Higher Education--History and Current Overview
New Jersey's history of higher education began with the founding in 1746 in Elizabethtown of the College of New Jersey as a school to educate ministers of the Presbyterian Church. Later to relocate to Princeton and change its name in the next century to Princeton University, the new college soon became a center for dissent, challenging the governance of the colony by Royal Governor William Franklin and the established Anglican Church of England, which attempted to stem the growing influence of Presbyterians in the colonies. After failing in his efforts to assert his control over the College’s board of trustees, in 1766 Franklin granted a charter to establish in New Brunswick the new Queen’s College (later renamed Rutgers), providing education for the Dutch Reformed clergy, thus making a political coalition between the Presbyterians and the Dutch Reformed less likely. At this time, New Jersey had one of the most diverse religious profiles of all the colonies, with Presbyterians, Anglicans, Dutch Reformed, Quakers and Baptists all active in different parts of the colony.
In 1775, New Jersey’s first Provincial Congress met in Trenton. The meeting was dominated by Presbyterians, notably including John Witherspoon, the president of The College of New Jersey and a prominent minister who had been personally recruited by alumnus James Madison to relocate from Scotland to head the College, and William Livingston, a member of an influential New York family who had moved to Elizabethtown upon his marriage to a New Jersey woman in 1772. Witherspoon would continue to be an outspoken advocate for a formal break from England, elected as a delegate to the Continental Congress where he was one of the five New Jersey delegates signing the Declaration. The College's alumni, including James Madison, Richard Stockton and Aaron Burr, also would play major roles in the War and the formation of the new government.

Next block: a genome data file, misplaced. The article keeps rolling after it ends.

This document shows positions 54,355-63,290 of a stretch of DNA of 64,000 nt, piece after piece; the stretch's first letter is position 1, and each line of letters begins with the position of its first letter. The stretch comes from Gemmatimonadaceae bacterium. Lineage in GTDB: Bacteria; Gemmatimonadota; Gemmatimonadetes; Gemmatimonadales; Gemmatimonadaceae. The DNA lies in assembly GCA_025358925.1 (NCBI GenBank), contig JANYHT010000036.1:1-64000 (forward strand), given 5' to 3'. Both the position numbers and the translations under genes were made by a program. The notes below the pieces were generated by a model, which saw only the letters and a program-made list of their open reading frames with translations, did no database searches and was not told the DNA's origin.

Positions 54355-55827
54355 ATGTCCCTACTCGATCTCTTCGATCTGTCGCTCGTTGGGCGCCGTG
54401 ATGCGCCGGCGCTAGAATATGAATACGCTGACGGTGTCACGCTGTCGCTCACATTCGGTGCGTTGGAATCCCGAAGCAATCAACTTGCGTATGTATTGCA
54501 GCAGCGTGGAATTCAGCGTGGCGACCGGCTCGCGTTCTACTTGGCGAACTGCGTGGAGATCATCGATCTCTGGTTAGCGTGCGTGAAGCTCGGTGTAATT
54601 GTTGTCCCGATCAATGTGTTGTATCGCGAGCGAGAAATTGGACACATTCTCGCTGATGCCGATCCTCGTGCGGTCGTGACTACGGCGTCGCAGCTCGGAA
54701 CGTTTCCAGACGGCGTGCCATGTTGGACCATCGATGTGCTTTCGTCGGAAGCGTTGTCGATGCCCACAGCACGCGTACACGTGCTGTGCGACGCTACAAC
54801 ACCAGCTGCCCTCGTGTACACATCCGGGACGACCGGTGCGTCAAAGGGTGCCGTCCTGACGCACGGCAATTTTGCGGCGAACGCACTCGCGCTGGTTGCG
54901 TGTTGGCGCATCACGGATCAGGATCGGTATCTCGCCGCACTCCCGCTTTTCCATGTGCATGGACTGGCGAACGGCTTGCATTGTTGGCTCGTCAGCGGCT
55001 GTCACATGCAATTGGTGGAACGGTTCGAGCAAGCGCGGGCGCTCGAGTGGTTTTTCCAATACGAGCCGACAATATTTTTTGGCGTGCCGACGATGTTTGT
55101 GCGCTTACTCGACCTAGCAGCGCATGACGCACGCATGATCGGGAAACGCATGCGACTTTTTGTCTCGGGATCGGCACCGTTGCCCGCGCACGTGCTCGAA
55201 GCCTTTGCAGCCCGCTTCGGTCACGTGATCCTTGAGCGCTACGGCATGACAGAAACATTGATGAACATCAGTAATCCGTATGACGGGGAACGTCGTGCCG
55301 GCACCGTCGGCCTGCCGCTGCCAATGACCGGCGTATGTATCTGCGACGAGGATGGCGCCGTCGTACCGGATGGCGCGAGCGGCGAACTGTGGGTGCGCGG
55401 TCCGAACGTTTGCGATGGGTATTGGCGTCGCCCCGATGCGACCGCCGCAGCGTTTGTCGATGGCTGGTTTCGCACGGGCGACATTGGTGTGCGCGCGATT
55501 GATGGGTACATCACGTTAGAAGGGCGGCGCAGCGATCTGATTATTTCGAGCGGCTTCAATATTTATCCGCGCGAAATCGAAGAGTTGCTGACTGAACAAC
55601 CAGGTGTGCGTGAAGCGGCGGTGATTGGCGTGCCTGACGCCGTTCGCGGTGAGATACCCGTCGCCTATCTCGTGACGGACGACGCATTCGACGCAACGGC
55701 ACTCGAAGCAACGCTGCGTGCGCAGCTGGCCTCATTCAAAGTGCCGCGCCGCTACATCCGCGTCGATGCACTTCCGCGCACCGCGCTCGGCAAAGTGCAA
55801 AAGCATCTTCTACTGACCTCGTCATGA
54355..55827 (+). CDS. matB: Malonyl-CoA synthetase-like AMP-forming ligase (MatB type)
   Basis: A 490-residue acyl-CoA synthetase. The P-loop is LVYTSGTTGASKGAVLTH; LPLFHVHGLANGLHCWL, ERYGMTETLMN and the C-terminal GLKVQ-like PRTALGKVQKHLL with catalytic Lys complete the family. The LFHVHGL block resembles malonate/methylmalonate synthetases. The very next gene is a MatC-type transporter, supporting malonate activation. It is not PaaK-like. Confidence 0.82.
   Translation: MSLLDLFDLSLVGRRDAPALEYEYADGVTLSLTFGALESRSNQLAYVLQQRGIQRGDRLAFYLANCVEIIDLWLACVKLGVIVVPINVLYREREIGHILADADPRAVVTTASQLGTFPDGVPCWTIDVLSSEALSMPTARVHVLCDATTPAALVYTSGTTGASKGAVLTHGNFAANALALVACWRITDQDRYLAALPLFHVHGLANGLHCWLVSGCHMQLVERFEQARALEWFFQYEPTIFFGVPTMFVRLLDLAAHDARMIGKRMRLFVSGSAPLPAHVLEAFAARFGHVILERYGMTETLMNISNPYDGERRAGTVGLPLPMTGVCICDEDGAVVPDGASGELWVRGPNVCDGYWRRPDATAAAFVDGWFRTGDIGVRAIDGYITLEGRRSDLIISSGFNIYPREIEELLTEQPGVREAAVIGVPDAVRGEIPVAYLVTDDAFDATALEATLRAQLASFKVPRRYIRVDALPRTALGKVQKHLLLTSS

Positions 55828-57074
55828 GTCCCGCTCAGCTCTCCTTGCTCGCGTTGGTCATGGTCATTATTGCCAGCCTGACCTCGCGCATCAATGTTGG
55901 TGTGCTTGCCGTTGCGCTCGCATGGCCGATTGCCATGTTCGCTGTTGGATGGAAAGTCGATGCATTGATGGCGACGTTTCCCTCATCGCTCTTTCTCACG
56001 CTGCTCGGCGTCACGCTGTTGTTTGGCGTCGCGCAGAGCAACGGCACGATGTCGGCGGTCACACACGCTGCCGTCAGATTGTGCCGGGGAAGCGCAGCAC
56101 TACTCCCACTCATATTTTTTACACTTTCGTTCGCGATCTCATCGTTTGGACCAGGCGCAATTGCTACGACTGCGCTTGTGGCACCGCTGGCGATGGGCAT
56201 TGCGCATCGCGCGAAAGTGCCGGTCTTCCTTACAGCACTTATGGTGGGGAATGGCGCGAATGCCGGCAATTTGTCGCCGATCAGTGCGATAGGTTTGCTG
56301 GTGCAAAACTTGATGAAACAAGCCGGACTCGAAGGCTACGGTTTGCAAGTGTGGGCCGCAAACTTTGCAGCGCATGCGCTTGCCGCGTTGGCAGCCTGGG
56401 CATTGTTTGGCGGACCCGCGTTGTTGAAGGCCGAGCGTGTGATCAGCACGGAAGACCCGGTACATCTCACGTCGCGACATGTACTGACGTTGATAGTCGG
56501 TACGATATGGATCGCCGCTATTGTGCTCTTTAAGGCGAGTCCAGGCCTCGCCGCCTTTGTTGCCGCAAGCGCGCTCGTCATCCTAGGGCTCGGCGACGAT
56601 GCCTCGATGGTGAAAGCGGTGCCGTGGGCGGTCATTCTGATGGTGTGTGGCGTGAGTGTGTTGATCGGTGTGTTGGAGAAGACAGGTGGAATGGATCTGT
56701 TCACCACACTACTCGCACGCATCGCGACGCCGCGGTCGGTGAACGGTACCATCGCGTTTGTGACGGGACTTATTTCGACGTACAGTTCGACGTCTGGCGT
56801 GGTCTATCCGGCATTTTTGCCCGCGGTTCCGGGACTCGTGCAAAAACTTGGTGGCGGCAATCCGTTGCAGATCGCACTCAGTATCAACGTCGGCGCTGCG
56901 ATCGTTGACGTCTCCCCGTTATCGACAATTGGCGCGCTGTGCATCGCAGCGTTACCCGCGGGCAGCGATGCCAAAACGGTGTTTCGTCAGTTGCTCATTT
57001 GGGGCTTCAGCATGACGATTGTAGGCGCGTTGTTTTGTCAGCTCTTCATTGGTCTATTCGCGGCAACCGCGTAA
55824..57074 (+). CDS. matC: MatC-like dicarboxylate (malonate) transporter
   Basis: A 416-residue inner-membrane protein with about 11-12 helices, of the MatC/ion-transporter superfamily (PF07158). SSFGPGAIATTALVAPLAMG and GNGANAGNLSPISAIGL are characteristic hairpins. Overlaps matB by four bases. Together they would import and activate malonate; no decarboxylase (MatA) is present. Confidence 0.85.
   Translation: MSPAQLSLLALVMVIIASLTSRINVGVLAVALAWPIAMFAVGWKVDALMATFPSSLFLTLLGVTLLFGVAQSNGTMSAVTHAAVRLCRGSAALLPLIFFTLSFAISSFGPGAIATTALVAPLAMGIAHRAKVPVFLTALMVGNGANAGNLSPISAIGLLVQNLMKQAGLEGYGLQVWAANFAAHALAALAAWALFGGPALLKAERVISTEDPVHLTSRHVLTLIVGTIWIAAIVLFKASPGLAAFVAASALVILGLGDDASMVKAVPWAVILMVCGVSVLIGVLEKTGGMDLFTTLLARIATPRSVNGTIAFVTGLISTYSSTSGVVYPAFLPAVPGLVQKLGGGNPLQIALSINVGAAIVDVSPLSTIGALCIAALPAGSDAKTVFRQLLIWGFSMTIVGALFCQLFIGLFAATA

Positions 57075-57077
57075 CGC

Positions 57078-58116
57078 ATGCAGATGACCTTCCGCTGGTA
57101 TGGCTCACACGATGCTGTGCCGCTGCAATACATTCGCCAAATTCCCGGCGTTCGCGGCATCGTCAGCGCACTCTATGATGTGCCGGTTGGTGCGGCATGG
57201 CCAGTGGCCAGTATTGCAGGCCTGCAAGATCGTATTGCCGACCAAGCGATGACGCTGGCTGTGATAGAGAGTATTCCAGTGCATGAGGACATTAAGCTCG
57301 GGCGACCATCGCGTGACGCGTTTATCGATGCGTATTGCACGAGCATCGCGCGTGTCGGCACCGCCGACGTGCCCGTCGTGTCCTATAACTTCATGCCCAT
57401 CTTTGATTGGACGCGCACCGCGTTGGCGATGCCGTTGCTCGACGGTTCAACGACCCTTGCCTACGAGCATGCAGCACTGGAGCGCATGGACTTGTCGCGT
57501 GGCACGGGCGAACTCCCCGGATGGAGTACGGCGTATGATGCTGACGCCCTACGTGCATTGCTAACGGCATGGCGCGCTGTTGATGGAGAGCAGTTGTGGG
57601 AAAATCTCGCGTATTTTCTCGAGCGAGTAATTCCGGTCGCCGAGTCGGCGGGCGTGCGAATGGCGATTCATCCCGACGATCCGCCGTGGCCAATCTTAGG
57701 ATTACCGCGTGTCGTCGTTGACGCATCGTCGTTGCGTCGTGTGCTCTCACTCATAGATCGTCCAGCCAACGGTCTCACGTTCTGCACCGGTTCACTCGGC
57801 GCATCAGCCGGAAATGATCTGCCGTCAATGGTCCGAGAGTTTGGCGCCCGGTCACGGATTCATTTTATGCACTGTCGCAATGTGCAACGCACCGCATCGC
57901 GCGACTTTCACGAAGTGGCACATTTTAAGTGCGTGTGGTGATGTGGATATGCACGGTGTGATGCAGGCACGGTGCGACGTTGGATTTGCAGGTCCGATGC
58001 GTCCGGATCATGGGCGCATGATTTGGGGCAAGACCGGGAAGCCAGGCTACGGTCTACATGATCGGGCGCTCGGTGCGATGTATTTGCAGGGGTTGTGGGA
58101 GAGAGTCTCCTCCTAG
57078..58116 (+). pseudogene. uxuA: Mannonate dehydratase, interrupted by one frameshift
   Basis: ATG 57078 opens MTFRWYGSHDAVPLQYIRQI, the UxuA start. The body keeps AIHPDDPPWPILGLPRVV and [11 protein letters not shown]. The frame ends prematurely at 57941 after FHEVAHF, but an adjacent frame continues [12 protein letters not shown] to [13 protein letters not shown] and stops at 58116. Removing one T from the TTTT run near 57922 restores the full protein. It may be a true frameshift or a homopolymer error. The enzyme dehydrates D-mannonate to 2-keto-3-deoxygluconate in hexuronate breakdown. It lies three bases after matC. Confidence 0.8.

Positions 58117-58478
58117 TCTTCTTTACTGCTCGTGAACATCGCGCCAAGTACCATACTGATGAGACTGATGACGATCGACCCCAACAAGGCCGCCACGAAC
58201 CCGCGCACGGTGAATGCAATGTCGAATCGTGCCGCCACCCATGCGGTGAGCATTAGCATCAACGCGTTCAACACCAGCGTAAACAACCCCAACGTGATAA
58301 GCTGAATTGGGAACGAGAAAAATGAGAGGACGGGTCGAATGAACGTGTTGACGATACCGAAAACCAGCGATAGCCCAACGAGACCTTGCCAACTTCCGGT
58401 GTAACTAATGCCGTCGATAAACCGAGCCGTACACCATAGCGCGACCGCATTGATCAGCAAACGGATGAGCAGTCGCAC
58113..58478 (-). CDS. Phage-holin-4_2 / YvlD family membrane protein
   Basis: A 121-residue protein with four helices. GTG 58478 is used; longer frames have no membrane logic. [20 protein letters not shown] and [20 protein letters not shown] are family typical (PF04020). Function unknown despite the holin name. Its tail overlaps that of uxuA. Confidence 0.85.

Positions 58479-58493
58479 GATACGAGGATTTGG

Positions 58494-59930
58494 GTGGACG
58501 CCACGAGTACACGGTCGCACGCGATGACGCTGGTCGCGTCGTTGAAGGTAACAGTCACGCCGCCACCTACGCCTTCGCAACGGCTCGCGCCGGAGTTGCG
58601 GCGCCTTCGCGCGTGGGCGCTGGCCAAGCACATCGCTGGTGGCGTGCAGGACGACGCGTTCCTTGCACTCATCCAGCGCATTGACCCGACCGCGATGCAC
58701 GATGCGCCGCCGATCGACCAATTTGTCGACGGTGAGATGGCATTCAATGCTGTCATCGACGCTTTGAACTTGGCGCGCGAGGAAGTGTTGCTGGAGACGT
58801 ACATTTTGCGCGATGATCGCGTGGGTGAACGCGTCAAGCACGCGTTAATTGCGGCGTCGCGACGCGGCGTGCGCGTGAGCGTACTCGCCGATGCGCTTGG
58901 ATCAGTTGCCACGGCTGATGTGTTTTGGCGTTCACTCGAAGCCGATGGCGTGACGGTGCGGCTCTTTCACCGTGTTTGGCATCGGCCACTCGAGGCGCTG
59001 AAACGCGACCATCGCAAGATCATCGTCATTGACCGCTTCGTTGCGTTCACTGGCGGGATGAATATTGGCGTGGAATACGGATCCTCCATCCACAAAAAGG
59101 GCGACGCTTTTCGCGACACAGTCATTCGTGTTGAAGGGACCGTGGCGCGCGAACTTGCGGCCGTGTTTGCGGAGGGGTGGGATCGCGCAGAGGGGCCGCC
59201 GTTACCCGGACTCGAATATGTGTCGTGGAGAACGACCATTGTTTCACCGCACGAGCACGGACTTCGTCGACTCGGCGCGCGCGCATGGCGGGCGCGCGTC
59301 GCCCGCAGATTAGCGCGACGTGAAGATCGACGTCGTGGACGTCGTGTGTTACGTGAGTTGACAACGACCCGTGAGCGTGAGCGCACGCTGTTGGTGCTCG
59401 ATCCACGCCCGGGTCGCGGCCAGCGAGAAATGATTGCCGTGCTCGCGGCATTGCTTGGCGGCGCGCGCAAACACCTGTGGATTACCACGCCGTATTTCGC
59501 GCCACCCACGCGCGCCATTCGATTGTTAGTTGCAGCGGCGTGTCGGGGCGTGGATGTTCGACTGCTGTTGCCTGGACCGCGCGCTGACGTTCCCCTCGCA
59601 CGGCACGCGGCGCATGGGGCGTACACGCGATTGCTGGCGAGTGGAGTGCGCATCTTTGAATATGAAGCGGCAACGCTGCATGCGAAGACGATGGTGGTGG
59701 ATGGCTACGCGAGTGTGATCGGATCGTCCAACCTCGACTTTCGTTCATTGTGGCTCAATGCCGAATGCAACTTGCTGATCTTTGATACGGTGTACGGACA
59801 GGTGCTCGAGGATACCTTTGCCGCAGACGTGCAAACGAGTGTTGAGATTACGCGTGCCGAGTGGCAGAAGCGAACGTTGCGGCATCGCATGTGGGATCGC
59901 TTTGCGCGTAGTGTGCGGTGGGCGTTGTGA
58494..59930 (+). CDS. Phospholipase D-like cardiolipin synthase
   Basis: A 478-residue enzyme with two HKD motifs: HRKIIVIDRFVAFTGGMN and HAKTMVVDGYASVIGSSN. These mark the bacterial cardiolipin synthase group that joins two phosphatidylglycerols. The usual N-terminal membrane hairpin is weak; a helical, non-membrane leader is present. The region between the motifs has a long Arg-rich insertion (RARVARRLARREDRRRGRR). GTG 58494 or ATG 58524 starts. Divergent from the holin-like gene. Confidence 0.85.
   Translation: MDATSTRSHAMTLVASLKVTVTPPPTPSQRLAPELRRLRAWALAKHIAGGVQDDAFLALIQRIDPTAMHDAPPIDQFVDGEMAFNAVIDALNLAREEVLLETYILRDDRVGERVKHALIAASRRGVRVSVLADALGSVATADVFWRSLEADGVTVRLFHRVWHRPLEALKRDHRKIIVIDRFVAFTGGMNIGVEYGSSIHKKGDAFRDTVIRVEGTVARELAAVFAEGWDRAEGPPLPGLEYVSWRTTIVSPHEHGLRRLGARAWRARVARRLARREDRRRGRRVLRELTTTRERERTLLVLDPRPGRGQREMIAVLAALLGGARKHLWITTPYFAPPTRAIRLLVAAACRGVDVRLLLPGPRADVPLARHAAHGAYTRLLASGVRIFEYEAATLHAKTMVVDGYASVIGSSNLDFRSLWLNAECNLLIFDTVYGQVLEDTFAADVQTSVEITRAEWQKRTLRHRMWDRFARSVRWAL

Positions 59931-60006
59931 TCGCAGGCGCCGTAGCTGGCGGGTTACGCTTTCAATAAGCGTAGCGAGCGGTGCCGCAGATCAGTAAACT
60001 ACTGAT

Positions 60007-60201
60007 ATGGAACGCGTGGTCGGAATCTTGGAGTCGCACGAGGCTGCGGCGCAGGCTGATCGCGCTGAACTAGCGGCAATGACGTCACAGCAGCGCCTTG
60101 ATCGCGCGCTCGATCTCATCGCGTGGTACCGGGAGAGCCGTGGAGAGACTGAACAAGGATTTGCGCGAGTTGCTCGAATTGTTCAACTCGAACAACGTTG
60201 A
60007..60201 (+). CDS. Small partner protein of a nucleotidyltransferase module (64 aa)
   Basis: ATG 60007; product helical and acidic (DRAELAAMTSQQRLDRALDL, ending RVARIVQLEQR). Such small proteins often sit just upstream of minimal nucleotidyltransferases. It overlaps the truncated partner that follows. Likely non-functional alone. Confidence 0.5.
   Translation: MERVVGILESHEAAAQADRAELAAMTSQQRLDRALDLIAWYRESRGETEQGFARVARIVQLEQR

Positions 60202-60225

Evolution of Current System
Apart from what would evolve into Princeton and Rutgers Universities, it would not be until the 1960s that New Jersey developed a more comprehensive network of colleges and universities. For most of its history, while other state governments would establish state universities which grew to become leading symbols of state pride, New Jersey remained without an official state university.
Rutgers, which had been designated as the state's sole land-grant college in 1864 under the federal Morrill Act, subsequently expanded its research and instructional programs in agriculture, engineering, and science, but remained a private college. Its official status as "The State University of New Jersey" came only with the approval of acts of the legislature in 1945 and 1956. Under the 1956 law, Rutgers was governed both by its Board of Trustees, primarily charged with maintaining the assets of the college and its continuity from the 1766 charter, as well as a Board of Governors consisting of eleven members: five members selected by the Board of Trustees, and six appointed by the Governor of New Jersey. The University's enrollment, however, remained extremely small compared to most other state universities until well into the 1960s.